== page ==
The evidence put forward on DPG’s behalf showed that they had access to a substantial part of the market even without the use of the Regurin trade mark. In a dispensing climate where the English National Health Service (NHS) was in favour of generically written prescriptions, DPG had access to 90% of prescriptions written by reference to trospium chloride for the 20mg version of the product and 68% of prescriptions for the 60mg version of the product. Furthermore, there was no evidence of any significant resistance by pharmacists or consumers to the use of over-stickered products. DPG were simply seeking a commercial advantage, in terms of increasing their profit margin, by “piggy-backing” on Speciality’s marketing efforts in order to sell their parallel imported product at a higher price under the Regurin brand.
Although this decision does not apply any new doctrine of law, it is significant insofar as it highlights the importance of a thorough case-by-case analysis of whether parallel importers have the ability to re-brand their products with the registered trade mark in the country of export. Only where parallel importers would otherwise be denied effective access to the relevant market will their adoption of the registered brand name be regarded as objectively necessary so as to fall within the scope of Articles 34 to 36 of the TFEU.
DPG had argued that they had been shut out from the discrete prescription market for branded Regurin or, in the alternative, that the sector of the market met by Regurin trade marked goods was substantial not only in terms of percentage share, but also value, given the premium at which Regurin branded products were sold. However, where J Asplin defined the market by reference to the product rather than the brand, these arguments were of negligible weight.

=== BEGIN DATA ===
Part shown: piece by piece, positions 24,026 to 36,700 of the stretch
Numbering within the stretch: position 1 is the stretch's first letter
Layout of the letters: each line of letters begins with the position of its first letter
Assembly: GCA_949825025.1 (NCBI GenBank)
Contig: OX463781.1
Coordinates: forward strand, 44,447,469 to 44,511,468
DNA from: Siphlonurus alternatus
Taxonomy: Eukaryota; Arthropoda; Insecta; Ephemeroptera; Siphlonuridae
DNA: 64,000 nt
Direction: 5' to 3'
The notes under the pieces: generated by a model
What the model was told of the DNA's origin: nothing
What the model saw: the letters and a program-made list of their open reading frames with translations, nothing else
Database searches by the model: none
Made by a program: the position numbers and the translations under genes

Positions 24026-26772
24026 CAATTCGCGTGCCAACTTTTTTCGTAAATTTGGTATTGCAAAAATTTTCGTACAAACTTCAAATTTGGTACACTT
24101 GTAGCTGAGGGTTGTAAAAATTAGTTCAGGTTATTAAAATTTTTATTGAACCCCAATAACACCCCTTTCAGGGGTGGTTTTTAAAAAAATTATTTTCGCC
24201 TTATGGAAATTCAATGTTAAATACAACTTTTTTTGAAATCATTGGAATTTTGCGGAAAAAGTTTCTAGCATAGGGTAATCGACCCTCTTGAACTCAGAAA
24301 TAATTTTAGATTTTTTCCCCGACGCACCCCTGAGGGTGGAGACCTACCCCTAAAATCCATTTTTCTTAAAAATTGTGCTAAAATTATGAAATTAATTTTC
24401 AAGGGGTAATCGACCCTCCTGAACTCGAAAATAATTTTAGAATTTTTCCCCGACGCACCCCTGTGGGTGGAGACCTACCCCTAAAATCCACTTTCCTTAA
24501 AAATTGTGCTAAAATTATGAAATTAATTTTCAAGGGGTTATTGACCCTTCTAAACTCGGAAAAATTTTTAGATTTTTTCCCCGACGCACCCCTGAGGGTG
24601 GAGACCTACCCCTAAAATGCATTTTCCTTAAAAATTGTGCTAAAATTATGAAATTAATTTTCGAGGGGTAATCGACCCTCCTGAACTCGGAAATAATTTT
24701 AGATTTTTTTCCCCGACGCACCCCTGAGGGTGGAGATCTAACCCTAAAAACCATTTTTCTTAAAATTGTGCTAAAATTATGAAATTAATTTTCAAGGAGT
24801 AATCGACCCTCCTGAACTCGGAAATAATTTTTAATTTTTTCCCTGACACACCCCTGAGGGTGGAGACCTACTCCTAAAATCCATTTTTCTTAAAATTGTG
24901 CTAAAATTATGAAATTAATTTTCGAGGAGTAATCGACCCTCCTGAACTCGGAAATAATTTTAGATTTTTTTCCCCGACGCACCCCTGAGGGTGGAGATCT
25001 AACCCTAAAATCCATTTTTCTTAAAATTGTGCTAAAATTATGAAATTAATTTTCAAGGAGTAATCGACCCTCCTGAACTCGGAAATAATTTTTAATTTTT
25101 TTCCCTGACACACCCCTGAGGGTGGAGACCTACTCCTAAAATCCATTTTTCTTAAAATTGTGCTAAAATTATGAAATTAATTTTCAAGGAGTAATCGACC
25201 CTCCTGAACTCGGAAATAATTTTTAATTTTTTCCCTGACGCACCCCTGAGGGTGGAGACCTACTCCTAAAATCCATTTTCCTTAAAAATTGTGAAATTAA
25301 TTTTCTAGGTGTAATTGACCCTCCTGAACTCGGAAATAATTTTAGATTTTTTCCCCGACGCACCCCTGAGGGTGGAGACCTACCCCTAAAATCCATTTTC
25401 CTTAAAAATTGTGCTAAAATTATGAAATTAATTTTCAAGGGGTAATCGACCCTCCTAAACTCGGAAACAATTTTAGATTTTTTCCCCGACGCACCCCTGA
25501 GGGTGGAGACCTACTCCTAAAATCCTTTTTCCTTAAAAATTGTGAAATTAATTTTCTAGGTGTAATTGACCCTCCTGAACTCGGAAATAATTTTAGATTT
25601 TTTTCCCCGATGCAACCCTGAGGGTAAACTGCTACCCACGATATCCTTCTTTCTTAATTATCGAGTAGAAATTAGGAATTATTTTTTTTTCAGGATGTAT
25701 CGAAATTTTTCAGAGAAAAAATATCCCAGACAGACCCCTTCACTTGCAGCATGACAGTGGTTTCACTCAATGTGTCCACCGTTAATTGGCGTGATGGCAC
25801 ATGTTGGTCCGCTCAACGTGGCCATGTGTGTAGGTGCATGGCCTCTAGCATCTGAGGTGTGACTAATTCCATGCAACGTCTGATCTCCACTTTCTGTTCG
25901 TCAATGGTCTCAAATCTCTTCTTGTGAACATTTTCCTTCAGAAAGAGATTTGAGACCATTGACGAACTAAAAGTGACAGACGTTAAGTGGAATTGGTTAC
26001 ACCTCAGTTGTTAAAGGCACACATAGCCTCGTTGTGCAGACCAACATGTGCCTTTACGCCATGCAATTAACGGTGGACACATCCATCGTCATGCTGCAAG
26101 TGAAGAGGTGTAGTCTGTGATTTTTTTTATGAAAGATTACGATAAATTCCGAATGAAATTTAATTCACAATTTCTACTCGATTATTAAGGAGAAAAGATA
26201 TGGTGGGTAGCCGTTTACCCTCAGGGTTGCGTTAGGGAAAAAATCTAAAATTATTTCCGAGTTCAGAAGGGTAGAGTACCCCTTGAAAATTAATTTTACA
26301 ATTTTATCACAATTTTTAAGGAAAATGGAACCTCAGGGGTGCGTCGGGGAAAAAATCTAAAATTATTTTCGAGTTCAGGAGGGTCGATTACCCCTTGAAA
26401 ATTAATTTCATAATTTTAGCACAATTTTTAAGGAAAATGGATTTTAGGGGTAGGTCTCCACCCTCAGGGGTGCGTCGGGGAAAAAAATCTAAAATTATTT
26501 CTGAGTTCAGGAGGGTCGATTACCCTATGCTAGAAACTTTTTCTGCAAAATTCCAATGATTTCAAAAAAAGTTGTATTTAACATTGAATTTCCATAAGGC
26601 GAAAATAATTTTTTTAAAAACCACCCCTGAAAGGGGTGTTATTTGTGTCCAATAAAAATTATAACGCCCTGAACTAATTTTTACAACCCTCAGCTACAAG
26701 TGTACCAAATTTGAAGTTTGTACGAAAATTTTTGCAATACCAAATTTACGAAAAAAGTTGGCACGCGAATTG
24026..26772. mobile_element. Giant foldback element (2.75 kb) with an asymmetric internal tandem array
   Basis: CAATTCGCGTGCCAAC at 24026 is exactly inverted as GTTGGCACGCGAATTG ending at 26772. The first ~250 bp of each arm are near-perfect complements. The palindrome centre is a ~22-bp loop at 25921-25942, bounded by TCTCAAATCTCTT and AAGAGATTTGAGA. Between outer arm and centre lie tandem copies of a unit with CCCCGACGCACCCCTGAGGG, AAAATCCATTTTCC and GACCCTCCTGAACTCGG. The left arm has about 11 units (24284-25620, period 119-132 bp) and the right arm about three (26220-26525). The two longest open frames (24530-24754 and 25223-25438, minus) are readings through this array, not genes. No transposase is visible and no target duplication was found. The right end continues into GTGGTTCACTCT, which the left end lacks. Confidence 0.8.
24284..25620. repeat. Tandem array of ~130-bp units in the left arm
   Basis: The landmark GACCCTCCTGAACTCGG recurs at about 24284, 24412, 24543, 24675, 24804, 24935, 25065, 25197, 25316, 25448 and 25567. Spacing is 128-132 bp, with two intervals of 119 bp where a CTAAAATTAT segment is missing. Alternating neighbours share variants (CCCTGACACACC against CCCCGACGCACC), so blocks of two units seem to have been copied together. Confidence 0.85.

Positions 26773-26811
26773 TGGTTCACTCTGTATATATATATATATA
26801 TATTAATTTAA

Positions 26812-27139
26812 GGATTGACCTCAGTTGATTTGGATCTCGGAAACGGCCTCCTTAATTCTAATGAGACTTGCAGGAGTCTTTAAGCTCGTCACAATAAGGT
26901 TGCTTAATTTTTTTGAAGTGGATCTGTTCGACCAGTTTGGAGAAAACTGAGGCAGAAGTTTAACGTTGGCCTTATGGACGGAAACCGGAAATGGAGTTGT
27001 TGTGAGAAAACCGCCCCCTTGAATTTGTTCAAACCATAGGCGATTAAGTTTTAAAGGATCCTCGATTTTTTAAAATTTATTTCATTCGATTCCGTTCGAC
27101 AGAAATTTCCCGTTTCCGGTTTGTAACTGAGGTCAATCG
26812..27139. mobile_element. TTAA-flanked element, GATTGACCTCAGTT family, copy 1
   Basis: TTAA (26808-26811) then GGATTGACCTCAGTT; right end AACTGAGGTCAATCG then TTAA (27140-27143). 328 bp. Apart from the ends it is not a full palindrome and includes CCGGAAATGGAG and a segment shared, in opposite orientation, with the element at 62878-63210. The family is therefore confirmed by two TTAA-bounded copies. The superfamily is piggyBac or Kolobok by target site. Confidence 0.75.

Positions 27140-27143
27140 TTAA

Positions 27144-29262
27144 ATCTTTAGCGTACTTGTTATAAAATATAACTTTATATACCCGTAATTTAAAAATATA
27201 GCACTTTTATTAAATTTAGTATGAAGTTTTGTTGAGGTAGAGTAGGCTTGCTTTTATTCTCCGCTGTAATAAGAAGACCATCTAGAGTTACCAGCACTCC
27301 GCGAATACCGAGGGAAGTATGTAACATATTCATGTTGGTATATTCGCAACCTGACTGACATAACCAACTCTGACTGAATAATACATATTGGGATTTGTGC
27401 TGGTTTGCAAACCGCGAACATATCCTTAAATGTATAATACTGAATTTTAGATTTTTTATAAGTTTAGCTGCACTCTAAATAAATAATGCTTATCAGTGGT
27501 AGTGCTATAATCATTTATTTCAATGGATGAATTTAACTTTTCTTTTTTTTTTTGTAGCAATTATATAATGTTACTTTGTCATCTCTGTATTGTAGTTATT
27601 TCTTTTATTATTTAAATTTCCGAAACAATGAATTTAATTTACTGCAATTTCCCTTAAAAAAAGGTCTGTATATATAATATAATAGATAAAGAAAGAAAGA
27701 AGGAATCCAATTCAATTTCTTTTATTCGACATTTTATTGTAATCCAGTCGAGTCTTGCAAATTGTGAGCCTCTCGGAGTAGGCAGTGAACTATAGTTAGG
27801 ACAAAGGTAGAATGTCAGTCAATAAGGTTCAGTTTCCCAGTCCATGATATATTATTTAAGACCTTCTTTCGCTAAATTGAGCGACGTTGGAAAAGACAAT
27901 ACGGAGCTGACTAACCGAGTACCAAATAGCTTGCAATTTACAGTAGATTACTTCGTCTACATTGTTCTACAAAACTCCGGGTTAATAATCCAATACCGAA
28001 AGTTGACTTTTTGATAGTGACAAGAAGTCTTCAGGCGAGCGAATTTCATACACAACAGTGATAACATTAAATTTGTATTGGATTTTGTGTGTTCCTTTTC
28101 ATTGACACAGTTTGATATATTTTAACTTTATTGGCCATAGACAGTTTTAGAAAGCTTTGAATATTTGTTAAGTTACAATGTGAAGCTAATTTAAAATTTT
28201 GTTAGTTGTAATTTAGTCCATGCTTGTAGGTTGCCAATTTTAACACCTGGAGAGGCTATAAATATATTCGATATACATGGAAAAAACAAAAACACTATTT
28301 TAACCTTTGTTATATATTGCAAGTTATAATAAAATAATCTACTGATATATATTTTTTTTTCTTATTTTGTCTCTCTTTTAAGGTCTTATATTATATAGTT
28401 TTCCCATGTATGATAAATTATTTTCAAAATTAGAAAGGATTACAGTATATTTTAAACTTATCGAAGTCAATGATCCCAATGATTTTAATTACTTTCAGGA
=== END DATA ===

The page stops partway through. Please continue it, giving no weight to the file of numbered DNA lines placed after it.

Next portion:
If J Asplin had come to the opposite conclusion, on the basis of a finding that the market was defined by the brand rather than the product, or on the basis that the percentage of the market which DPG had been able to access was not substantial, DPG and other parallel importers would have rushed to rebrand their goods with the registered trade mark and the value of such marks would have become almost worthless once the product had come off patent. Where brands are often the only remaining asset of value post patent-expiry, such a decision would have severely compromised the ability of pharmaceutical companies to “evergreen” their IP rights, such as by adapting prescription-only products for sale over the counter.
In member states such as the UK, where the NHS favours prescribing by way of the generic name of a pharmaceutical compound rather than by way of its brand name, and resistance by pharmacists and consumers to over-stickered products appears low, parallel importers are likely to struggle to convince the courts that they need to adopt the registered brand name in order to access the market for the relevant goods. Instead, they will need to market these goods under the generic name or devise their own distinct brand for registration and use.